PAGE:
While you may think you know the kind of pet you'd like, new research suggests a spur of the moment decision often leads to something new altogether.
French Bulldog Smiling Up at Camera
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Most dog owners will tell you that bringing a new pet into their home was a big decision, and some may even say they planned for the new addition for months or years. But if you've ever gone out on a limb and adopted a new pup in a spur of the moment decision, you wouldn't be alone-according to new research conducted by a team at Indiana University, humans are just as unpredictable when it comes to falling in love with a pet as they are at falling in loving with each other. The study, published in the journal Behavior Research Methods, says that people often have a dog in mind when they choose to adopt, but data recorded at local animal shelters suggested that most changed their minds when presented with a puppy that seemingly struck their heart chords.

"What we show in this study is that what people say they want in a dog isn't always in line with what they choose," Samantha Cohen, who pioneered the research as a Ph.D. candidate in the IU Bloomington College of Arts and Sciences, said in a press release. "By focusing on a subset of desired traits, rather than everything a visitor says, I believe we can make animal adoption more efficient and successful."

The research shows that the most important factors for new pet owners are age and playfulness rather than heritage features like purebred status. Physical appearance and "attractiveness" is also a key for pets, researchers found, which has been similarly noted in other research that focuses on human interactions. "As multiple psychologists have shown in speed-dating experiments, physical attractiveness is very important," Cohen said. "Most people think they've got a handsome or good-looking dog."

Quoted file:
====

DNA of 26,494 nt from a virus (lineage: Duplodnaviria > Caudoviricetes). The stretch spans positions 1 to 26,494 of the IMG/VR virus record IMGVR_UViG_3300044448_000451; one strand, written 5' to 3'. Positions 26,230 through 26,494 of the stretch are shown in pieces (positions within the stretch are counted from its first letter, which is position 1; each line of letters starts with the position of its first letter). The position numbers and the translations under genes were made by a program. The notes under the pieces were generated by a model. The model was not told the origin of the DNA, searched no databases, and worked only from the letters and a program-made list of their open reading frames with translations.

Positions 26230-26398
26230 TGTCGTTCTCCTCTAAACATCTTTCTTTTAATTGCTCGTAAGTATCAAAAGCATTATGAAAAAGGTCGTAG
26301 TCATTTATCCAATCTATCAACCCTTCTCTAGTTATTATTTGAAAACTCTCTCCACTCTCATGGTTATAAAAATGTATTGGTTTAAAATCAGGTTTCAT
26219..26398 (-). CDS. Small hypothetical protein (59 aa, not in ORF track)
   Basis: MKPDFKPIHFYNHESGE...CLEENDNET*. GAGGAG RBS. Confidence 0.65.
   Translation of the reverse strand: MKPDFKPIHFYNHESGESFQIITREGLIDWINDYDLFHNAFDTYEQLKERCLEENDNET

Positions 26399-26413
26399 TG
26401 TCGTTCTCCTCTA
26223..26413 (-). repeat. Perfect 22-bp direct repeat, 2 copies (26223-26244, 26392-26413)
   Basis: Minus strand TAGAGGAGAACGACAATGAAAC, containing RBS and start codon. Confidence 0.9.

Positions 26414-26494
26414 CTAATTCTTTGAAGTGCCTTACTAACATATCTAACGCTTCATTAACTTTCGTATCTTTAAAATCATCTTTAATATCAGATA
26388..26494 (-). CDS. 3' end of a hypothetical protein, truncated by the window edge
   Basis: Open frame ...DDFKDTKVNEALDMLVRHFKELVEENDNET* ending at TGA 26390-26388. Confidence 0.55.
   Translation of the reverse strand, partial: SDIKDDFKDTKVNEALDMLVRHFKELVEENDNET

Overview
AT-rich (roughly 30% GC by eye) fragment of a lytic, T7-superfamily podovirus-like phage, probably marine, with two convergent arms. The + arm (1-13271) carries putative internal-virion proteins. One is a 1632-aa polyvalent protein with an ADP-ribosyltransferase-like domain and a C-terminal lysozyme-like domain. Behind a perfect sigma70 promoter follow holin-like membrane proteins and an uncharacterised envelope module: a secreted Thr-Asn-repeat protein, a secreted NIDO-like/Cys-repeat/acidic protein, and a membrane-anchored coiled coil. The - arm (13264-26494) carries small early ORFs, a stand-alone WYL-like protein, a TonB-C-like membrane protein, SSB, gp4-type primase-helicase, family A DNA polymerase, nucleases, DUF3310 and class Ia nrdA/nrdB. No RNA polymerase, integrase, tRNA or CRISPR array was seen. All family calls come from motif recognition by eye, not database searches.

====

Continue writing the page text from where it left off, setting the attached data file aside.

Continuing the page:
Researchers came to their findings after sorting different dogs based upon a list of different traits: sex, age, size, color, purebred status, nervousness, protectiveness, intelligence, previous training, energy levels, and friendliness and playfulness, among others. Before showing them at adoption events, Cohen's team assessed the adoption preferences of more than 1,200 people who had visited dogs at animal shelters. In the end, 145 dogs were adopted, and the researchers examined why people made the decisions they did.

These findings may help animal professionals match owners with dogs in advance and make adoption easier in the future, Cohen said. "It was my responsibility to match dogs to people based on their preferences, but I often noticed that visitors would ultimately adopt some other dog than my original suggestion."


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